IS40640: The market of Green Bonds has seen exponential growth over the recent yearsand was fuelled even more by the COP 21 agreement: Research Methods Thesis, UCD, Ireland
|University||University College Dublin (UCD)|
A comparative study on the financial performance of Green bonds and their conventional peers
The market of Green Bonds has seen exponential growth over the recent yearsand was fuelled even more by the COP 21 agreement. However, until today and to the best knowledge of the author, no empirical analysis on the financial return of those instruments has been conducted.
This investigation conducts the first comparative analysis of the financial performance of Green Bonds and their conventional peers. Based on a dataset of 359 Green Bonds and 1291 conventional bonds, the analysis is conducted over the period between 2011 and 2017 and uses an extended Fama-French model in a Fama-Macbeth regression procedure.
Green Bonds do outperform conventional ones over the full sample period but with a low significance. In a subsample period aligned to the “take-off” of the corporate Green Bond issuance, the outperformance can still be confirmed but this time with a high significance. We can observe that the significance is constantly increasing over time.
This can be seen as an important supporting argument for the investment in Green Bonds and the fight against climate change. At the same time it implies that institutional investors are not acting against their fiduciary duties due to investment in those sustainable debt capital products.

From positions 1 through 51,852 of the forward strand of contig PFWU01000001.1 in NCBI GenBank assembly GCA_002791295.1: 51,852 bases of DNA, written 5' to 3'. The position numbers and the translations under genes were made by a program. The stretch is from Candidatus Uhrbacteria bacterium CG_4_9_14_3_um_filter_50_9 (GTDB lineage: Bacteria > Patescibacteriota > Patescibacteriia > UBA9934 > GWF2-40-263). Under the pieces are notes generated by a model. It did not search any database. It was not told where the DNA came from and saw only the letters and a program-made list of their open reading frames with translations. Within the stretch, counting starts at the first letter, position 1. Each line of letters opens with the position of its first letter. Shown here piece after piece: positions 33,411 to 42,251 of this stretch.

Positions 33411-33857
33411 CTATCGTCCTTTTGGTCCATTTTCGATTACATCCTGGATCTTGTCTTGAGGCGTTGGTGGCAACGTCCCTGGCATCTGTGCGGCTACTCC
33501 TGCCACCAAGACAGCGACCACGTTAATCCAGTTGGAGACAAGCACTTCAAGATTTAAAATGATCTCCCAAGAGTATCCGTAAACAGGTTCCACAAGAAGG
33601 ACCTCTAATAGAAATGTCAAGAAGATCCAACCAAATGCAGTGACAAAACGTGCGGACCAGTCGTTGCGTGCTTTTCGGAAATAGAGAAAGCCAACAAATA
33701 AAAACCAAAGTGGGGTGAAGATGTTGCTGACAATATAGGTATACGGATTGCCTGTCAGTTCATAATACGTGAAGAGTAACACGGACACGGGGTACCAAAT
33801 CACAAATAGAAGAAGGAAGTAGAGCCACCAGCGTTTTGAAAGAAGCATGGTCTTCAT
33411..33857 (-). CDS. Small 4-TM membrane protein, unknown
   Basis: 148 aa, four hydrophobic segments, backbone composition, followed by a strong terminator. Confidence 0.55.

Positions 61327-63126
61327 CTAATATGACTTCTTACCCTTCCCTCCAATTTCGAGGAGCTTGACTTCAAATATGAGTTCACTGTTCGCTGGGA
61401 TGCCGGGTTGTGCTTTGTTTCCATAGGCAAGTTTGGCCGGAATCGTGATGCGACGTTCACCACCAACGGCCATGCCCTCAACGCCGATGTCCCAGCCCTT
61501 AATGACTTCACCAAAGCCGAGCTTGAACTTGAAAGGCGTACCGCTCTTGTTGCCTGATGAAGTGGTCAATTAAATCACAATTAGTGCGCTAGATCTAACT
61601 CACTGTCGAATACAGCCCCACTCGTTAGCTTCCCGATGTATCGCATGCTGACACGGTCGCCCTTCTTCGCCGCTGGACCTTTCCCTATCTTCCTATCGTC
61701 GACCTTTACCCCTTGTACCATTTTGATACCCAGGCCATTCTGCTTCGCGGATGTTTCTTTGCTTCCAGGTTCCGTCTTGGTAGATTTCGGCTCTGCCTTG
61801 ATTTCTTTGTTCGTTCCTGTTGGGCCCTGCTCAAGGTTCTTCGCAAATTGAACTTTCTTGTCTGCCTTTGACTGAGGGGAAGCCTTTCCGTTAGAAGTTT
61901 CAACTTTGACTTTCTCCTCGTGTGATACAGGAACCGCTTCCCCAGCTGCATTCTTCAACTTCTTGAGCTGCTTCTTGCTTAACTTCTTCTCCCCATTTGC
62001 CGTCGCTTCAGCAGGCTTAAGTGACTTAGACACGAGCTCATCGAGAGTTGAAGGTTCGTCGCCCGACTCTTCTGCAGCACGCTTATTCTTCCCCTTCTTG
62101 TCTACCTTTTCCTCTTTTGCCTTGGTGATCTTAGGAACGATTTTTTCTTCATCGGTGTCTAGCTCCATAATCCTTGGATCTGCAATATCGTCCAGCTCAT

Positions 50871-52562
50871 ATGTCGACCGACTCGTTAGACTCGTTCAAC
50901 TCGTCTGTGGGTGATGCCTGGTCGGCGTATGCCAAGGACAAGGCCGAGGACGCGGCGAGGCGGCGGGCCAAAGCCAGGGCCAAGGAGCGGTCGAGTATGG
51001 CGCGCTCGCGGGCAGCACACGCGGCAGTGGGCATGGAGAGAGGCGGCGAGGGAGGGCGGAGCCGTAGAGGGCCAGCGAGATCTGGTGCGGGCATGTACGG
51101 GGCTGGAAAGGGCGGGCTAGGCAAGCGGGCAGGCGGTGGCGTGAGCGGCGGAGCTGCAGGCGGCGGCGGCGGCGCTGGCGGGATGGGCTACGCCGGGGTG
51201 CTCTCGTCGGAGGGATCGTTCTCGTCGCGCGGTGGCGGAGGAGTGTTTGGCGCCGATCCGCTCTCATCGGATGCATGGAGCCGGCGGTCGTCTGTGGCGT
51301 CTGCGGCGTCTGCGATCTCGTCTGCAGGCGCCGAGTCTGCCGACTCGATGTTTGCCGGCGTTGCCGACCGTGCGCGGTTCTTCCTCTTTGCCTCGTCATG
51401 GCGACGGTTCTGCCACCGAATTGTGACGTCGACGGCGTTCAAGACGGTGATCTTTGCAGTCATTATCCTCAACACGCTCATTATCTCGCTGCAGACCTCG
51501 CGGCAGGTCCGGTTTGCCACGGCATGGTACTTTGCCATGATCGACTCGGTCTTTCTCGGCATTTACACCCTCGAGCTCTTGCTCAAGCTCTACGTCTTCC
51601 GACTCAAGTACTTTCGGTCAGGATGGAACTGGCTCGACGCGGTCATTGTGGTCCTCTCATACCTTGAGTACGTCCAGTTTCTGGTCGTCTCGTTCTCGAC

The gentleman understands moral duty, the petty person knows about profit”
(Ebrey, 2010) After the recent global financial crisis, the restructuring of national and international financial regulations as well as the still increasing complexity and interconnectedness of financial markets, this 2500 year old Confucian saying is more accurate than ever before.
For a long time, the consideration of ethical values and principles has been
considered a threat to profits in the corporate world. However, these attitudes
changed recently and stakeholders ranging from consumers to investors are not only encouraging but requiring higher levels of transparency and compliance with ethical standards (Glomsrød and Taoyuan, 2016). Environmental, Social and Governance criteria (ESG) are gaining more and more importance when it comes to corporate decision-making and strategy-setting.
The financial sector, heavily criticised for its unethical behaviour in the
wake of the last financial crisis, is increasingly introducing ESG and other sustainability criteria in their investment decision processes. Today, ethics “sells” and unethical behaviour is punished by corporate image losses and shareholder activism.
For a long time, climate change has not been a priority on the ethical investors’
agenda. Lately though, the corporate world is increasingly willing to act on
these matters. Stakeholders around the globe are requiring sustainable and
responsible business models(EY, 2016).
Moving towards a low- or even carbon-neutral world requires the adoption
of green solutions for financial capital. After the United Nations Framework
Convention on Climate Change (UNFCC) and the Kyoto Protocol, the 2015
Paris Agreement is the first treaty that brings together all nations – including
the United States of America – for collective action by an international public
legal agreement that constitutes at the same time a platform for investors to
step up against climate change.